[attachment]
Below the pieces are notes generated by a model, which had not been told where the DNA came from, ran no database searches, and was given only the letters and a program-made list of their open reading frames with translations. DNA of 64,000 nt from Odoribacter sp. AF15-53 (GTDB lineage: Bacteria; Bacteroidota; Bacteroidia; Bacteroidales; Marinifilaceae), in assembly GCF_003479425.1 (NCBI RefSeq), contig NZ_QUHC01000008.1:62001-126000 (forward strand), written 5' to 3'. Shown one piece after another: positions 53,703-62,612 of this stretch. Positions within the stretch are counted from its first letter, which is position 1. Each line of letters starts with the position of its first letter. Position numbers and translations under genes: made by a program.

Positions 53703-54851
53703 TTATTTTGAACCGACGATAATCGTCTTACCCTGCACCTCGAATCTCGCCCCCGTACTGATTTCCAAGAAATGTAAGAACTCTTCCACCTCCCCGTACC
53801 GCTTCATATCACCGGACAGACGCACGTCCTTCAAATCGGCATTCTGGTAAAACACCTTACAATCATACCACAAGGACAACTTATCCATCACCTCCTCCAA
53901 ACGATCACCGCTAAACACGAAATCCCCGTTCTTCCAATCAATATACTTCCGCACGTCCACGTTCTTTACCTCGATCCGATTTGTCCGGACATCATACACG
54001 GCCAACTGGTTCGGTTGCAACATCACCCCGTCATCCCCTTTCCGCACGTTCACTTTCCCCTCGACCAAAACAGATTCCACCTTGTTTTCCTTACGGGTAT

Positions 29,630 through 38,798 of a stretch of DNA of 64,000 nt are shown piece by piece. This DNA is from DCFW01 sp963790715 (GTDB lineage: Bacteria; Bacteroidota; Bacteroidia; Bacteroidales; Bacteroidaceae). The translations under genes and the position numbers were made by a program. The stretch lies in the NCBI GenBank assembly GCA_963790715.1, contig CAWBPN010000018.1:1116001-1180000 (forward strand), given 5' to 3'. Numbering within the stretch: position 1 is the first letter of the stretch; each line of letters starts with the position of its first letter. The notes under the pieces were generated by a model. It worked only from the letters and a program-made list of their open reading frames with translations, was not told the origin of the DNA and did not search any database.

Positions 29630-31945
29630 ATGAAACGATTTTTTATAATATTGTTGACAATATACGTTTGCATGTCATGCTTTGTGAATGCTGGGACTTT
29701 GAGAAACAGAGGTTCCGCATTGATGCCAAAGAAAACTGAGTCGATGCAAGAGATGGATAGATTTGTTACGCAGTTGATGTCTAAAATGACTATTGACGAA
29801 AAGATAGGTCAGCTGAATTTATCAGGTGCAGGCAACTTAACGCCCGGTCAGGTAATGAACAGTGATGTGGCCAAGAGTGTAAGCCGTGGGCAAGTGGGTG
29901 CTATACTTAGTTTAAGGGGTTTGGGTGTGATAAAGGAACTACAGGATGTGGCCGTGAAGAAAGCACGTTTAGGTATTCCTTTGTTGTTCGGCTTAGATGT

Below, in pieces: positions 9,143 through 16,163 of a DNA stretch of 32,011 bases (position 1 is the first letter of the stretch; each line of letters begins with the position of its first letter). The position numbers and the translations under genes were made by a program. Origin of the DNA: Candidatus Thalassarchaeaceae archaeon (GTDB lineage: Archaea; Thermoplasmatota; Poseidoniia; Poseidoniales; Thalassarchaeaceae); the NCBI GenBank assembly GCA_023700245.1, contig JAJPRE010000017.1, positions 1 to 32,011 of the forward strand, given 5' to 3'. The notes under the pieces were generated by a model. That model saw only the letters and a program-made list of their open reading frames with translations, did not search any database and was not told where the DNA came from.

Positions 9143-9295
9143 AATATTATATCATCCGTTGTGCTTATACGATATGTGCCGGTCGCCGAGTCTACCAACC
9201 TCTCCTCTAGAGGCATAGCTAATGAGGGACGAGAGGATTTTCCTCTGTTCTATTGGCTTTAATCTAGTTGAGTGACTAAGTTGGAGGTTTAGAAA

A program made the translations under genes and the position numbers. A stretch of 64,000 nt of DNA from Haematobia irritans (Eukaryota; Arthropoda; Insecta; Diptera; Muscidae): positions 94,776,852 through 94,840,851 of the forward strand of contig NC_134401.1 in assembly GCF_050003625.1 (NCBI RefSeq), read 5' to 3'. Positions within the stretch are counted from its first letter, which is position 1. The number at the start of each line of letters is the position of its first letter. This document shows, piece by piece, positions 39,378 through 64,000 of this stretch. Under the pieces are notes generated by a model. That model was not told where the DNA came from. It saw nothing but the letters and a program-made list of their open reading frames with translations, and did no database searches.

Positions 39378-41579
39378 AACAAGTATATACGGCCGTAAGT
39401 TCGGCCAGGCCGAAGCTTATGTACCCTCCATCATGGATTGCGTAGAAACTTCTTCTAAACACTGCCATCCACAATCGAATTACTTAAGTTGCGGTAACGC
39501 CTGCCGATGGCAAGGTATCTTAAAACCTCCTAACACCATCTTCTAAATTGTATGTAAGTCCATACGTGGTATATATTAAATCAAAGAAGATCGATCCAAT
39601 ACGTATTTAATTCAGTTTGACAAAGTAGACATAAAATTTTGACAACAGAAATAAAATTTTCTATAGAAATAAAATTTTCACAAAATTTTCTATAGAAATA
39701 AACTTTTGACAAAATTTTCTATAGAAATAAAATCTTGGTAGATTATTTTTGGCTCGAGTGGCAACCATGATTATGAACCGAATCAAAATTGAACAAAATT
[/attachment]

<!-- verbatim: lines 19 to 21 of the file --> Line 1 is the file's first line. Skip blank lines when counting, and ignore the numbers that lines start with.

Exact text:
39378 AACAAGTATATACGGCCGTAAGT
39401 TCGGCCAGGCCGAAGCTTATGTACCCTCCATCATGGATTGCGTAGAAACTTCTTCTAAACACTGCCATCCACAATCGAATTACTTAAGTTGCGGTAACGC
39501 CTGCCGATGGCAAGGTATCTTAAAACCTCCTAACACCATCTTCTAAATTGTATGTAAGTCCATACGTGGTATATATTAAATCAAAGAAGATCGATCCAAT